individuals are more likely just to accept the
majority view even if they have not actively or
internally endorsed it.82 Some social psychol-
ogy research suggests that over time, majority
views consolidate into permanent attitudes
among individuals who did not necessarily
initially agree with them, but have not been
prompted by contradictory views to evaluate
the majority position and actively make up
their minds.83
Interestingly, this analysis seems to conrm
the concept of the ‘moveable middle’ that is
used by some activists to help design campaign
strategies. Simply put, this idea postulates that
there is often a group in society that strong-
ly supports an idea, and another group that
strongly opposes it. And then there are those
in the middle who are not sure where they
really stand but tend to stick with the prevail-
ing majority view. It is this middle section of
Human Rights
society that can be moved over to endorse the
values put forward by activists.
I.C.ii.c: How the theory applies in practice
Privacy is vital to democracy because it gives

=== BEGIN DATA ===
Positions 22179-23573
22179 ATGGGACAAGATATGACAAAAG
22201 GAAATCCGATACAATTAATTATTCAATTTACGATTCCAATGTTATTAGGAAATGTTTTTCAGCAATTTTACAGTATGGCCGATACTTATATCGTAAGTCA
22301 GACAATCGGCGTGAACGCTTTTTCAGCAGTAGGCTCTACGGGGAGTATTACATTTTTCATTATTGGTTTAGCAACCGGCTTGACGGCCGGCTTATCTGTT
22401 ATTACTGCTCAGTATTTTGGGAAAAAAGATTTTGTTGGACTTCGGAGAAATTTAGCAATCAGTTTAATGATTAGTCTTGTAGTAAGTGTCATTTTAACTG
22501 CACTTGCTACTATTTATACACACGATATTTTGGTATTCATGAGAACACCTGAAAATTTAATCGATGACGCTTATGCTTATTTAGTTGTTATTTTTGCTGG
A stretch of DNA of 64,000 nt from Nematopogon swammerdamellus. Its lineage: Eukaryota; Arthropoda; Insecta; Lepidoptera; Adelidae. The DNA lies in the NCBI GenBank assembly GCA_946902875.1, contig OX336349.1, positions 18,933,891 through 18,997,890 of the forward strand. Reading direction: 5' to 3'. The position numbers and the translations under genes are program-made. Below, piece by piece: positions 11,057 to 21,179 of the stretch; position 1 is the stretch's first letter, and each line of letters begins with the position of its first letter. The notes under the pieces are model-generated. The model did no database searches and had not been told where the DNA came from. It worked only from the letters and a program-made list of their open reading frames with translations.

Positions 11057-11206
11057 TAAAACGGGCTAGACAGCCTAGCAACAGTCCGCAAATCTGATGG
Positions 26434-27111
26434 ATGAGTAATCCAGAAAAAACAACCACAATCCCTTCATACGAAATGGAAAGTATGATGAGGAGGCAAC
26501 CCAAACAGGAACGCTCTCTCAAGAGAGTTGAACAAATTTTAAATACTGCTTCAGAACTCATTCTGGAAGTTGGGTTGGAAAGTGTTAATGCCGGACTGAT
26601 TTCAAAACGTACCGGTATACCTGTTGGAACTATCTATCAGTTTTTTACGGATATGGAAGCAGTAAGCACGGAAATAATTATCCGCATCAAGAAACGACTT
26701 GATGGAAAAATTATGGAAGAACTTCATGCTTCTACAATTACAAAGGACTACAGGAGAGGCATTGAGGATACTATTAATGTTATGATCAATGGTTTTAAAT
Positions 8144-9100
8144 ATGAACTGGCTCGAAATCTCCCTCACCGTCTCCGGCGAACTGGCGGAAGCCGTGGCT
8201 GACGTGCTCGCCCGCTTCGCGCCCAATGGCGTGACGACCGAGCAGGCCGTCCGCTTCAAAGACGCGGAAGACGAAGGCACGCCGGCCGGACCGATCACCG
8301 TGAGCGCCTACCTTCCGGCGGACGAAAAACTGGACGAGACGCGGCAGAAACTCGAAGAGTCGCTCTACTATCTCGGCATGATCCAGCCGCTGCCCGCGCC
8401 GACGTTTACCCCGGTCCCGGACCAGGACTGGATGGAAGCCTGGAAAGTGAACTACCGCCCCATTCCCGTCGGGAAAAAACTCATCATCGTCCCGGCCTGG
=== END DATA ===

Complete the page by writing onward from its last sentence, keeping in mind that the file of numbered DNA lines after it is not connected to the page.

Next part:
us the liberty to choose what we share about
ourselves and whom we share this information
with. Without privacy, our thoughts, ideas and
opinions are open to anyone. And because we
tend to fear going against majority opinions,
without privacy we are reluctant to learn or
communicate about ideas that challenge the
views of the majority. Privacy allows us to
share information and develop ideas freely
because we can choose to limit our commu-
nication to those people with whom we feel
comfortable expressing our views. is gives
us the freedom to research, think and discuss
freely without the pressure to conform to the
majority view.84
[ Social innovation and democratic
Privacy facilitates at least two democratic